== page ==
In happier news, the 27-year-old was named to the Cameroon roster for World Cup qualifying. Billong did not appear in the first match, a 3-1 win over Senegal. The second fixture against Mozambique is crucial as Les Lions Indomptables (The Indomitable Lions) attempt to keep pace with the Group D-leading Ivory Coast. Only the top team advances to the third round, setting up a titanic closing clash between the two nations on November 14th.


Former Red Bull Joel Lindpere spent some time with the youth of Estonia. He trained with members of the SPIN program, which is “a sports-based prevention program aimed at young people in disadvantaged areas, developing their football and social skills.” Participants receive two training sessions and one life skills workshop every week.

“My best friends have come through football,” said Lindpere. “Thanks to football, I have visited 70 countries and seen life elsewhere. It has opened my eyes, made me learn languages, and understand different cultures. I recommend every person leave Estonia once a year.”

I, myself, practice this advice by never going to Estonia in the first place.


Things could be better and things could be worse in Finland for Teemu Tainio. His club, FC Haka, is currently in the relegation round of the Veikkausliiga, six points above the drop zone with four remaining fixtures. He was none too happy after a recent “corona break,” also appearing to be dismayed by recent signings.

“Losers can always come up with a million excuses, but it is a dangerous road,” said the former Red Bull, with Google Translate perhaps not the most adept at working with the Finnish language. “Some of the players were very far from their level. We needed more legs on the field… We’re all in the same boat… but it’s true that the purchases have gone [poorly] so far... When I asked the boys in the booth who played well, not a single hand rose… Everything is still in our hands, but now a change of course is needed. If the game doesn’t improve, we’ll have to f*ck.”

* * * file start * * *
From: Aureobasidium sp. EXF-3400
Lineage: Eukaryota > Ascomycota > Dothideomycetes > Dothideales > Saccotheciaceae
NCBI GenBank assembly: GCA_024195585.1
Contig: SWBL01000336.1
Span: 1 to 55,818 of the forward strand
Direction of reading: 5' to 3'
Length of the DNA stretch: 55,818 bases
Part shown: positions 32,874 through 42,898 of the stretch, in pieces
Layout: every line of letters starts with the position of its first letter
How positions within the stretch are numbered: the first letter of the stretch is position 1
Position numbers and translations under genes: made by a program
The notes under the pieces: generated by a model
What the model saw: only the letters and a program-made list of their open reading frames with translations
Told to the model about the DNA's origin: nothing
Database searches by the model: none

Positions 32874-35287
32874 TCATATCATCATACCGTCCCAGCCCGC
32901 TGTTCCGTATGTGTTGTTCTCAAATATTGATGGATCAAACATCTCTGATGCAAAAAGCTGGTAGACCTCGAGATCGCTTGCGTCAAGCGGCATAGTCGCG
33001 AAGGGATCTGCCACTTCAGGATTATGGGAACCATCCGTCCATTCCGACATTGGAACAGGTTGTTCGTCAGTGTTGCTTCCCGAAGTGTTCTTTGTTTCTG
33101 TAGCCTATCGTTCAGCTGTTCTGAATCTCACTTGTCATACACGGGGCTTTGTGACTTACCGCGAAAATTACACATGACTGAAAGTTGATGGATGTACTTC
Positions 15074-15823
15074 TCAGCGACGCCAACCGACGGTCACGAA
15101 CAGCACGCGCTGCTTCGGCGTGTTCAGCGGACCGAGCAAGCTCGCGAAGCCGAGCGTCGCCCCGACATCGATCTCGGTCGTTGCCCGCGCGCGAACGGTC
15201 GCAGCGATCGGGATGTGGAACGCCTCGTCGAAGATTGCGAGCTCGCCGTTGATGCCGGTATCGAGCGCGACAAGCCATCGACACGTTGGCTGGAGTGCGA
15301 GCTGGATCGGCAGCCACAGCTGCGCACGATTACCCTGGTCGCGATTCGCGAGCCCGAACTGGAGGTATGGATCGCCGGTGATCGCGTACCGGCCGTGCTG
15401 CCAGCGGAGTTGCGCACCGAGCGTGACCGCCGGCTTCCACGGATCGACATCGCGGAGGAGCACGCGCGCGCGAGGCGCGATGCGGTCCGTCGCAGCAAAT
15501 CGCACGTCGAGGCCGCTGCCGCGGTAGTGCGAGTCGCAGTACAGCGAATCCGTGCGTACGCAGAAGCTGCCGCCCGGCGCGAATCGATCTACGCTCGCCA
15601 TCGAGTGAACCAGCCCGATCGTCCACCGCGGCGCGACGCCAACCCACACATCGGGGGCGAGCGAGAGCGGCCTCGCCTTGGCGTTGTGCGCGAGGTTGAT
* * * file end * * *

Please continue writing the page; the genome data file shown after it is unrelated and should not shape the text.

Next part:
There is still some hope that this season can be salvaged. A few more points to the good and Haka could be entered into the domestic Europa Conference League qualification tournament. That’s a reasonable achievable for both a club only two years removed from the second division and a manager at his first job.

Here’s a joke that was submitted by Magdalena of East Brunswick.

My personal preference is that Tainio’s team waits at least three games to f*ck.

Thank you, Magdalena. Once again, I’m pretty sure that’s a translation error.